Examples of class privilege that exist independent of income include the way people are treated depending on accent and diction, the advantages of family connections, the respect given to certain professions (certifying photographs for passports, for instance, is something that can be done by people in jobs that include lower to middle incomes, as well as higher incomes). This ends up reflected in the treatment by security staff, airlines (people who seem ‘upper middle class’ get free upgrades when economy is overcrowded, people who seem ‘common’ don’t), even school and university admissions (state schools bend admissions rules for middle class parents, even though they get no financial reward from it, and even if the parents are actually skint, while universities with more competitive admissions routinely bias towards students who come across as higher class; economic incentives are now being used to offset both in this country). This is all because of preconceived notions about the suitability of people for things based on impressions of social class independent of individual finances.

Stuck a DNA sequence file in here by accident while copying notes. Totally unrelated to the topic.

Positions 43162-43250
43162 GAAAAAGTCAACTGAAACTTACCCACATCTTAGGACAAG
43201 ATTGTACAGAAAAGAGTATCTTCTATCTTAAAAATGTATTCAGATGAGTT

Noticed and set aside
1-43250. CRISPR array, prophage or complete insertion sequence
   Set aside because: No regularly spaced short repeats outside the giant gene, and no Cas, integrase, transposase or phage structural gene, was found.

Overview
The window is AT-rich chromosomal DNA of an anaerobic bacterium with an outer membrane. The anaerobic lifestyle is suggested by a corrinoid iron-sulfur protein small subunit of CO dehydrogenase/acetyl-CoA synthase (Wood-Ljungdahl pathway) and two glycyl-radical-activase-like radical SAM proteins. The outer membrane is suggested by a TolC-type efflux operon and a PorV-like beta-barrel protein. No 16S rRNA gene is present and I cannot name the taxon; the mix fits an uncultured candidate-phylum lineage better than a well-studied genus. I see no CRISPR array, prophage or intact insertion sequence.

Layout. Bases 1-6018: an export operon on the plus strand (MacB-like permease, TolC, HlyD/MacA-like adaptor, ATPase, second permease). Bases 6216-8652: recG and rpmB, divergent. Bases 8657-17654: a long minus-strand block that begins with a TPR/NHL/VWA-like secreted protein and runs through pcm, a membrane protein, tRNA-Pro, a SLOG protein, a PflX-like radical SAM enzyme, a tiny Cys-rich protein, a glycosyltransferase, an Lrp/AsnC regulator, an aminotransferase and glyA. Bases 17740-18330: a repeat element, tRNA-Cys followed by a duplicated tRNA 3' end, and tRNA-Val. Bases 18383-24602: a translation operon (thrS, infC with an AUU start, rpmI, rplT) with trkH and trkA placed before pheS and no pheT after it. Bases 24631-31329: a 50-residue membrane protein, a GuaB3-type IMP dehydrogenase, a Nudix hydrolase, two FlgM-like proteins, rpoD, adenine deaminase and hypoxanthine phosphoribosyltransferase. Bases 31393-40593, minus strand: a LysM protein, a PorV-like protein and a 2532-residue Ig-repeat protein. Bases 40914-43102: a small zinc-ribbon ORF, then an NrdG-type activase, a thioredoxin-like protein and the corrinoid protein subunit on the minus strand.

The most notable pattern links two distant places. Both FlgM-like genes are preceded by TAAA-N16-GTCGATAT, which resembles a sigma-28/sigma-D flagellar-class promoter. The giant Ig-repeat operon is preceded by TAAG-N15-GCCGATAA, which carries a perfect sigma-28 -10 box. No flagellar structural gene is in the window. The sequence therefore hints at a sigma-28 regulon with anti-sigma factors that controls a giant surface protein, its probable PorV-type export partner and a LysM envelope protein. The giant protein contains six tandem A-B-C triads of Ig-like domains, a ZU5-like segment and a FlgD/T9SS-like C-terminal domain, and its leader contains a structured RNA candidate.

On the other hand, direct financial privilege arises where people with more money can afford better.

    Both lead indirectly to some other privilege issues, such as education. However, privilege deriving from education is not only from these two routes, as there are many other things that can obstruct a person’s education – at least mostly coming from other recognised privilege categories.

    Of course, there can be some instances where people who ‘seem’ higher class are at a disadvantage (much as there are some aspects of modern society that benefit women over men), though it’s much more minor than the advantages. For instance, coming across upper middle class and trying to get a subsistence job is incredibly difficult due to a number of presumptions that people make. Also, being poor but seeming middle class gets very different reactions – people assume there’s a good reason, such as health, asceticism, or deliberately working below your earning potential in order to do ‘good work’. Poor and working-class seeming just leads to a presumption that you are feckless.